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Dozens of protestors from competing activist groups in Irvine came out together Tuesday, calling out their council members for what they say is a lack of transparency and a failure to address a host of issues.
The protest also saw people, who have historically been at odds with each other, come together in an effort to force council members to publicly debate issues like the veterans cemetery or district elections.
Mark Newgent, a former city council candidate and prominent Republican in Irvine politics who attended the protest, had a simple explanation for why everyone came out together.
“People are pissed off,” Newgent said. “Voters don’t normally turn on the people they voted for this fast. This should scare them.”
Leaders from both sides of the aisle showed up to city hall, including Kev Abazajian, chair of the Greater Irvine Democrats, and former mayor Christina Shea, founder of the Irvine Republican Assembly.
“We have a council turning city hall into their own personal playground,” Shea said to Voice of OC reporters at the protest. “I may not agree with the (veterans cemetery) protestors … but we all need access to city hall.”
Abazajian, who has disagreed with Shea on various issues over the years, also said council members aren’t listening to residents.
“That lack of representation and that voice they don’t have is why people are here,” Abazajian said. “They should listen to what voters want.”
Some veterans cemetery advocates have repeatedly clashed with Shea for years over her endorsement of a different site, and Great Park homeowners have strongly opposed any efforts to put the cemetery near an elementary school and homes.
Despite the various divisions, every protestor had one thing in common: they want the council to start publicly talking about the issues.
“We’re consolidating because they won’t discuss the issues,” said Don Geller, an Irvine resident who came out to protest the city’s decision not to move forward with the veterans cemetery at the hangar site.
Geller, who’s also demanding a district election discussion from council members, said “It seems that over and over this council just won’t listen.”
The protest was organized by the activist group Stop Toxic Asphalt Pollutants, a group of north Irvine residents protesting various government agencies’ responses to the asphalt factory under a mile away from homes they say is poisoning their air and ruining their quality of life.
“People are passionate about all these issues,” said Kim Konte, one of the asphalt protest leaders. “Maybe now our leaders will develop a backbone on the issues they led in the election.”
In interviews on Monday, some council members said they felt most of the issues the protestors were fighting about had already been addressed.
Councilman Anthony Kuo said many of those issues either were already discussed or the city couldn’t discuss them due to ongoing and potential lawsuits.
“I think each of those issues has a different set of challenges,” Kuo said. “The public wants to have all this discussion in public, which is their right to request that, but the Brown Act also provides for these discussions to be held in closed session.”
Councilwoman Tammy Kim agreed with Kuo, pointing to other work the council has done this year.
“What’s really confusing is it’s a combination of Larry Agran supporters combined with Christina Shea. It’s a little head scratching for me,” Kim said. “I think we’re doing a lot of really good things, despite the noise.”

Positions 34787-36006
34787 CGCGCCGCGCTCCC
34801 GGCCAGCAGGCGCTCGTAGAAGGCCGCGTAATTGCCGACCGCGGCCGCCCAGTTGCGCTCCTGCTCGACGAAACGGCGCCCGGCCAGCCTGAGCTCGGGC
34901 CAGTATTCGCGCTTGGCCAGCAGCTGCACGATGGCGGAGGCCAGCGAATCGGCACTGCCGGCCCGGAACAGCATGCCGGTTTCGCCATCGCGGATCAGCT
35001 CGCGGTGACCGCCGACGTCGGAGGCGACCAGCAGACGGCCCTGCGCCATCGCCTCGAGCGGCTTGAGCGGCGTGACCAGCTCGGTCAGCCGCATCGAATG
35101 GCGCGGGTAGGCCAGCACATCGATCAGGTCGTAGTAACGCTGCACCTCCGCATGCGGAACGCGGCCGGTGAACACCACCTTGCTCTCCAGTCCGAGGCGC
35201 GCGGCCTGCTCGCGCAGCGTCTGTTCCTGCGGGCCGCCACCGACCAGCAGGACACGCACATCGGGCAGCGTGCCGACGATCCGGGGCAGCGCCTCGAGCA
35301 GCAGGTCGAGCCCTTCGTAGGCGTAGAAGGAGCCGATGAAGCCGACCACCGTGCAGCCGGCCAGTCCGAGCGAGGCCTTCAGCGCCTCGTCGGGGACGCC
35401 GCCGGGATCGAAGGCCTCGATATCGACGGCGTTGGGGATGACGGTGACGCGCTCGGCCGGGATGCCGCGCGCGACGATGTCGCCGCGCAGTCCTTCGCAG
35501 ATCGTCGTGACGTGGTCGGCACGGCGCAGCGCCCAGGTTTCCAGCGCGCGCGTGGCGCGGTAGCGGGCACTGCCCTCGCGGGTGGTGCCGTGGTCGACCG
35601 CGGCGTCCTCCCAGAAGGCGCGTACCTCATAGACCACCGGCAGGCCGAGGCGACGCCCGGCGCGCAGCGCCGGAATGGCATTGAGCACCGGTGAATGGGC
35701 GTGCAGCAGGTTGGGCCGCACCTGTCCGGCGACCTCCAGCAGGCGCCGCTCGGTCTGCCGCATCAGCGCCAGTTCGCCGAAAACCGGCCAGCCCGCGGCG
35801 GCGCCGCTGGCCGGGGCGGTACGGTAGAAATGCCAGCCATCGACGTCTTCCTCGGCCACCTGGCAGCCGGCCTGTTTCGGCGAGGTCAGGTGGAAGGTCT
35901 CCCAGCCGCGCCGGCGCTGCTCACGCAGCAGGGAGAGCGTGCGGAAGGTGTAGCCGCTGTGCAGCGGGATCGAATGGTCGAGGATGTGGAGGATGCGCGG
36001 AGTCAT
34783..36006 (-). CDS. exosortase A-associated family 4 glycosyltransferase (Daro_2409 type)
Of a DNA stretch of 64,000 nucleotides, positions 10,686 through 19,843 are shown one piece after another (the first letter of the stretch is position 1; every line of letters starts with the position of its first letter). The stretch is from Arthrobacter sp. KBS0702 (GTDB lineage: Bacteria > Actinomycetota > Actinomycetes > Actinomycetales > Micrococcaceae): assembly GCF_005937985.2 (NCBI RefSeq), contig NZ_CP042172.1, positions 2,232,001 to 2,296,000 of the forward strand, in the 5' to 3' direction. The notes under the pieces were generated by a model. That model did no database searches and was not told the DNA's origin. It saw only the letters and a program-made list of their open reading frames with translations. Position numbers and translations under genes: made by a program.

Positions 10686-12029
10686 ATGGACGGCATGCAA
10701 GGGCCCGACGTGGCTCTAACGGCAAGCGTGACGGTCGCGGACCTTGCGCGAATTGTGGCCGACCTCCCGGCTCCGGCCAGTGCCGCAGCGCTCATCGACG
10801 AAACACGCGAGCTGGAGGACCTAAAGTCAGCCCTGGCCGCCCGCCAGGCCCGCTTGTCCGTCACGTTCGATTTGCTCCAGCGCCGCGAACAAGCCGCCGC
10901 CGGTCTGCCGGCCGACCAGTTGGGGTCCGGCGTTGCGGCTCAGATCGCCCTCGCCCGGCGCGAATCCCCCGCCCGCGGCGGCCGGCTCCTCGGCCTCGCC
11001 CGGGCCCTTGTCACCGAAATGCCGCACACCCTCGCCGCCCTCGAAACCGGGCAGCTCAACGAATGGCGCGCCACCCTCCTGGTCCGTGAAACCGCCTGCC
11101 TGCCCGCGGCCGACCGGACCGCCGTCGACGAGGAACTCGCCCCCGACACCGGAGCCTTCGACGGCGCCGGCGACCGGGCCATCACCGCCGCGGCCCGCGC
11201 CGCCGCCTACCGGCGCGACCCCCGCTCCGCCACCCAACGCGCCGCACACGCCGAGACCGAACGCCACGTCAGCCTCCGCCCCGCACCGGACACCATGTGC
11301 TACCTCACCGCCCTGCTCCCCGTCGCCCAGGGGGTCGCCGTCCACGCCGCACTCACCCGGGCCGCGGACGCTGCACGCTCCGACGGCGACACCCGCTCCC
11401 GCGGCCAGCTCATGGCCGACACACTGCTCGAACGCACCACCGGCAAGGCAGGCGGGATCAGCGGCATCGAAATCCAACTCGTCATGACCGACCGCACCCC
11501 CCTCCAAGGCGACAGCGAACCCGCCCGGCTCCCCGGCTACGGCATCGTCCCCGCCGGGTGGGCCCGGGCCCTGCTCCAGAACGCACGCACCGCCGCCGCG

Residents protested on a variety of other issues, including calls for district elections, the reopening of city hall and more representation for Great Park residents on how their special tax dollars are spent.
There were also complaints about the council’s two member requirement to agendize any item and a veterans group demanding the council move forward on one of the two proposed sites for a state veterans cemetery on the former El Toro Marine Corps Air Station.
Councilman Larry Agran was the only council member to agree with the protestors, which included several of his longtime supporters and some of his oldest political enemies, such as Shea.
“I’m always interested in and respectful of any people who assemble in peaceful protest of whatever, even if I don’t agree with them,” Agran said. “Here, obviously, I do agree with them. The city council has let them down in a big way, the most fundamental responsibility we have as city council members is to represent the interests of our citizens, particularly when they have righteous grievances they want addressed.”
Agran says he has submitted memos to his fellow council members asking for a discussion on the asphalt factory, district voting, a Great Park resident’s advisory committee and a reopening of city hall, but has not received a second on any of those.
Mayor Farrah Khan and Councilman Mike Carroll did not return requests for comment.
Currently, the city has not had an open discussion on district elections, a Great Park resident’s committee or the asphalt factory, although council members were present for multiple forums hosted by the Southern California Air Quality Management District on that issue.
The council is set to discuss the veterans cemetery next month, when a long-awaited study from the state looking at the costs of both sites is expected to come out.
Regardless of which site they choose, the city could face a lawsuit.
Currently, city hall is set to open up in June according to a Facebook post by Mayor Farrah Khan earlier this week, where she spoke about how excited she was to host meetings in her office for the first time since winning the mayor’s seat.
However, the council has had no public discussion on the issue, and has yet to release the agenda for their next meeting on June 8, leaving an open question on when the public can return.